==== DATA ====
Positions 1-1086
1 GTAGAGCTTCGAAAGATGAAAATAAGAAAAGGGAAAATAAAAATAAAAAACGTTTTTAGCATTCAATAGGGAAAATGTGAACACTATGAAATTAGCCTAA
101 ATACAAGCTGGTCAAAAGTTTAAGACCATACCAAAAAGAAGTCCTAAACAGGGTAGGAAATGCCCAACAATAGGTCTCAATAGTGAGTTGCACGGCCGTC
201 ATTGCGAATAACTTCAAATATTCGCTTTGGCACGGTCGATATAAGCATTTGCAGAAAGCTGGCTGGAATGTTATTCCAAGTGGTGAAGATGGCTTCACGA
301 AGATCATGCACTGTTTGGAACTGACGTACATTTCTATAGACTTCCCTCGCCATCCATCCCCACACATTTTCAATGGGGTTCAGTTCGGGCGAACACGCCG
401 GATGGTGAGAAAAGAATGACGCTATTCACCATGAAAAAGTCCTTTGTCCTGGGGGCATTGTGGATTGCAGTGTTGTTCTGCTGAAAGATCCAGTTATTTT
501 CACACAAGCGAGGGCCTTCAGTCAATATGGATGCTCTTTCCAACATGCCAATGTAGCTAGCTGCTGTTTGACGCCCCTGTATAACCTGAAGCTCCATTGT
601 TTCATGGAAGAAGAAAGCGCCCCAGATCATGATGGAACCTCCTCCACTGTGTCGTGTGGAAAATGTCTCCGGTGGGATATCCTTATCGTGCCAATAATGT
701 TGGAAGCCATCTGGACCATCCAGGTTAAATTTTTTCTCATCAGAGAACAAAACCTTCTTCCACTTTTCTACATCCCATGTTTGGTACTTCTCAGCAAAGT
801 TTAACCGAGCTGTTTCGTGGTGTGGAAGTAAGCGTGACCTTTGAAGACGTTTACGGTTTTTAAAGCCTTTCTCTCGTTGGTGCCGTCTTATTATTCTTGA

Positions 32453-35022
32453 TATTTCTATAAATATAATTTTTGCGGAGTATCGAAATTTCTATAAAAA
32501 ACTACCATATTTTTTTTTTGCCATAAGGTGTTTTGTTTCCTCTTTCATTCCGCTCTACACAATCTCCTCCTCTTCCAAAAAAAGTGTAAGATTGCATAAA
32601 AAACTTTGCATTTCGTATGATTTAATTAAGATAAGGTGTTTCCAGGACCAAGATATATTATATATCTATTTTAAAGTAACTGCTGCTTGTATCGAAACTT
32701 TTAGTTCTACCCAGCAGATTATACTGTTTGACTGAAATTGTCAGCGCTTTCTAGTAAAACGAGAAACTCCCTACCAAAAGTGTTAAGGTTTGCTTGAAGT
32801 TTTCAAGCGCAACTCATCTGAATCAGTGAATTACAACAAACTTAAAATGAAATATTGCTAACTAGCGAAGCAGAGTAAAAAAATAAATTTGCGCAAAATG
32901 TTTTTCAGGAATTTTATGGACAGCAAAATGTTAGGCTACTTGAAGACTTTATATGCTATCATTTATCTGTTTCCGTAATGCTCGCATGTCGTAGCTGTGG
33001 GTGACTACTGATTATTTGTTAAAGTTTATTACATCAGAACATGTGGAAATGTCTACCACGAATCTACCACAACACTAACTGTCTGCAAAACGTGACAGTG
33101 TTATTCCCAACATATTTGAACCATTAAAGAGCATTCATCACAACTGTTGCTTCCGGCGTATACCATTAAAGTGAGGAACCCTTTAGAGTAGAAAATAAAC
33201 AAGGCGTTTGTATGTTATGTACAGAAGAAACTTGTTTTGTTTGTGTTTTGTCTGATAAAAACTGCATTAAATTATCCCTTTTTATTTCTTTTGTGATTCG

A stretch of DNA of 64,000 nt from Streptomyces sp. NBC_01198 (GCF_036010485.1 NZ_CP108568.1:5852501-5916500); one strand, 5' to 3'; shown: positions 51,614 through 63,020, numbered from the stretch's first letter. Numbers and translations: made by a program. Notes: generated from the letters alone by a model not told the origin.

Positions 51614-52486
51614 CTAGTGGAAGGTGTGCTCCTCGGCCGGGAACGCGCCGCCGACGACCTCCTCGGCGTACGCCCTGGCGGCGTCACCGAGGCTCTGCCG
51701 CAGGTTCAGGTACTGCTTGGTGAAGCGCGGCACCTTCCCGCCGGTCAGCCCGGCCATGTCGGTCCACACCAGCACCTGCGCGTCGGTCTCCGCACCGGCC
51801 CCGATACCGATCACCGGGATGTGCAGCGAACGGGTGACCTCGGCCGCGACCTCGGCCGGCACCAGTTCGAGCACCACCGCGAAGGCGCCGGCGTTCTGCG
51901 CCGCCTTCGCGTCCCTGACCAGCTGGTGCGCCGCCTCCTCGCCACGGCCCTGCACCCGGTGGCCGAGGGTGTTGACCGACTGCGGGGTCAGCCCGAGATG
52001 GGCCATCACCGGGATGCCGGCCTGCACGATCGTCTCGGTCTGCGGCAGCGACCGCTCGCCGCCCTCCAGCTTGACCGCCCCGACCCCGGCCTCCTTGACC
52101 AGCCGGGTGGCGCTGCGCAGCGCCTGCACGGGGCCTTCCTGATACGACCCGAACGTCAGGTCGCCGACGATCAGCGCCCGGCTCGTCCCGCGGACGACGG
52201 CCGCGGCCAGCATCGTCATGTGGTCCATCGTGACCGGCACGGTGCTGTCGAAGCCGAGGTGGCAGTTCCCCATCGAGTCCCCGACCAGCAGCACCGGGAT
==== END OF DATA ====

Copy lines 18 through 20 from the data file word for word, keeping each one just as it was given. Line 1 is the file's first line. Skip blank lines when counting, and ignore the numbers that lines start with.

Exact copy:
33001 GTGACTACTGATTATTTGTTAAAGTTTATTACATCAGAACATGTGGAAATGTCTACCACGAATCTACCACAACACTAACTGTCTGCAAAACGTGACAGTG
33101 TTATTCCCAACATATTTGAACCATTAAAGAGCATTCATCACAACTGTTGCTTCCGGCGTATACCATTAAAGTGAGGAACCCTTTAGAGTAGAAAATAAAC
33201 AAGGCGTTTGTATGTTATGTACAGAAGAAACTTGTTTTGTTTGTGTTTTGTCTGATAAAAACTGCATTAAATTATCCCTTTTTATTTCTTTTGTGATTCG